Hiroki Kuroda takes pressure off Yankees, rotation and Joe Girardi
David LennonDavid Lennon
David Lennon has been a staff writer for Newsday since
Brian Cashman had no way of knowing at the time just how important the Hiroki Kuroda signing would be for the Yankees on that night of Jan. 26, a date remembered more for the ill-fated trade of Jesus Montero to the Mariners for Michael Pineda.
Now he knows.
As does everyone else involved with the Yankees, a team that found itself approaching crisis mode this past week after the stunning losses of CC Sabathia (two weeks) and Andy Pettitte (two months) on the same Wednesday afternoon
When things got even messier, thanks to Thursday's ninth-inning bullpen meltdown and a Friday blowout so gruesome that outfielder Dewayne Wise made his major-league pitching debut, there existed the potential for some real discomfort at the Stadium Saturday. And we're not talking about the stifling 93-degree temperature.
Had Kuroda been crushed into powder by the White Sox, as Adam Warren was the previous night, the upcoming grind through Tampa Bay and Boston would have sent people into an early July panic -- and Cashman might have been frantically dialing up potential trade partners.
But Kuroda allowed the Yankees to exhale with seven scoreless innings, highlighted by a career-best-tying 11 strikeouts, and also gave them a reason to believe things actually might be OK as they tread water waiting for Sabathia's return after the All-Star break.
"Just keep going," Joe Girardi said. "A day at a time. I think people realize there's still a lot of talent in that room."
One of those talented pieces is Kuroda, who earlier this season was dismissed as another National League pitcher who couldn't survive in the crucible of the AL, where deeper, more powerful lineups rule.
Factor in that transition, then consider the additional pressure of joining the Yankees, an environment that recently chewed up and spit out A.J. Burnett, who is 9-1 with a 3.31 ERA for the low-profile Pirates.
The challenge is real, and it probably helps explain why Kuroda began the season 3-6 with a 4.56 ERA in his first nine starts. With 34 strikeouts and 20 walks in 531/3 innings during that stretch, Kuroda clearly lacked confidence, and opponents teed off on him for a .281 average.
"I think definitely there is truth in that," Kuroda said of the need for an adjustment period, as relayed by his interpreter. "But throughout my career, I've always felt that pressure no matter where I played. So the fact that I'm playing for the Yankees didn't make any difference."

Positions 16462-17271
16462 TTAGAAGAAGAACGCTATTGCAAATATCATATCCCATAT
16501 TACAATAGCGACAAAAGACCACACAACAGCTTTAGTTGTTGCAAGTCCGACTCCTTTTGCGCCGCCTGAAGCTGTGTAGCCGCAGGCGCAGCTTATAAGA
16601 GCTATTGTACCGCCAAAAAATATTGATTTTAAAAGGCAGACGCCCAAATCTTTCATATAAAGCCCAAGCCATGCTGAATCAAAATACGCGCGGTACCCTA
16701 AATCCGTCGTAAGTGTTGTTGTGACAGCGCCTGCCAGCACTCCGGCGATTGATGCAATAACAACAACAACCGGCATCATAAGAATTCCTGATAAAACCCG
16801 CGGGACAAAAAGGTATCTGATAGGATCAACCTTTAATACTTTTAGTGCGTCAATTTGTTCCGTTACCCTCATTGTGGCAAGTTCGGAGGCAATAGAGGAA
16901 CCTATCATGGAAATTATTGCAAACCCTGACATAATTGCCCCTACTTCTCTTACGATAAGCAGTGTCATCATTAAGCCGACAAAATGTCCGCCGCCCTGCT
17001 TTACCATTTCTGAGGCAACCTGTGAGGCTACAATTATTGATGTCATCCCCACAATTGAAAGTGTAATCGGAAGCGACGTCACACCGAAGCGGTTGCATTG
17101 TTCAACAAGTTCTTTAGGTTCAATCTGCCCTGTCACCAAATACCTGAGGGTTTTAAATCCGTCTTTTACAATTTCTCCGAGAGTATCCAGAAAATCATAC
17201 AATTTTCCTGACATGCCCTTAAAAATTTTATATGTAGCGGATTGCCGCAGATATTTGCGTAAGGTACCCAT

But Kuroda also had a new $10-million contract to justify, and that sort of ancillary detail can affect a player between the lines regardless of where the stadium is located.
Check out the numbers after Kuroda shut down the White Sox in Saturday's 4-0 victory. In his last seven starts, he's 5-1 with a 1.65 ERA. In those 49 innings, Kuroda has 46 strikeouts and 11 walks and opponents are batting .202.
The Yankees badly needed Saturday's outing. They already had rushed up D.J. Mitchell from Triple-A Scranton/Wilkes-Barre. Plus, Girardi made it sound as though Cory Wade was shattered after being hit hard Friday and needed a few days off to collect himself. Girardi also made a not-so-veiled reference to David Robertson's rib recovery being "tricky" despite a perfect eighth inning from him Saturday.
When Girardi was asked if Kuroda understood the need to provide some distance that afternoon -- who didn't, really? -- the manager shrugged it off.
"I don't ever want them to think about the bullpen," Girardi said. "Let me think about it."
That's what got the Yankees in trouble Thursday, when Robertson expressed dismay at being used to put out the fire in the middle of a combustible ninth inning and served up the game-losing home run. But Girardi had a much easier go of it Saturday thanks to Kuroda, who again demonstrated that he is capable of moving to the front of the rotation while Sabathia and Pettitte take a seat.
"There are great pitchers that we're missing and I thought it could really have a negative effect," Kuroda said. "But the only thing I could do on the mound is to pitch my game and do as much as possible to help the team win."
For now, that's plenty.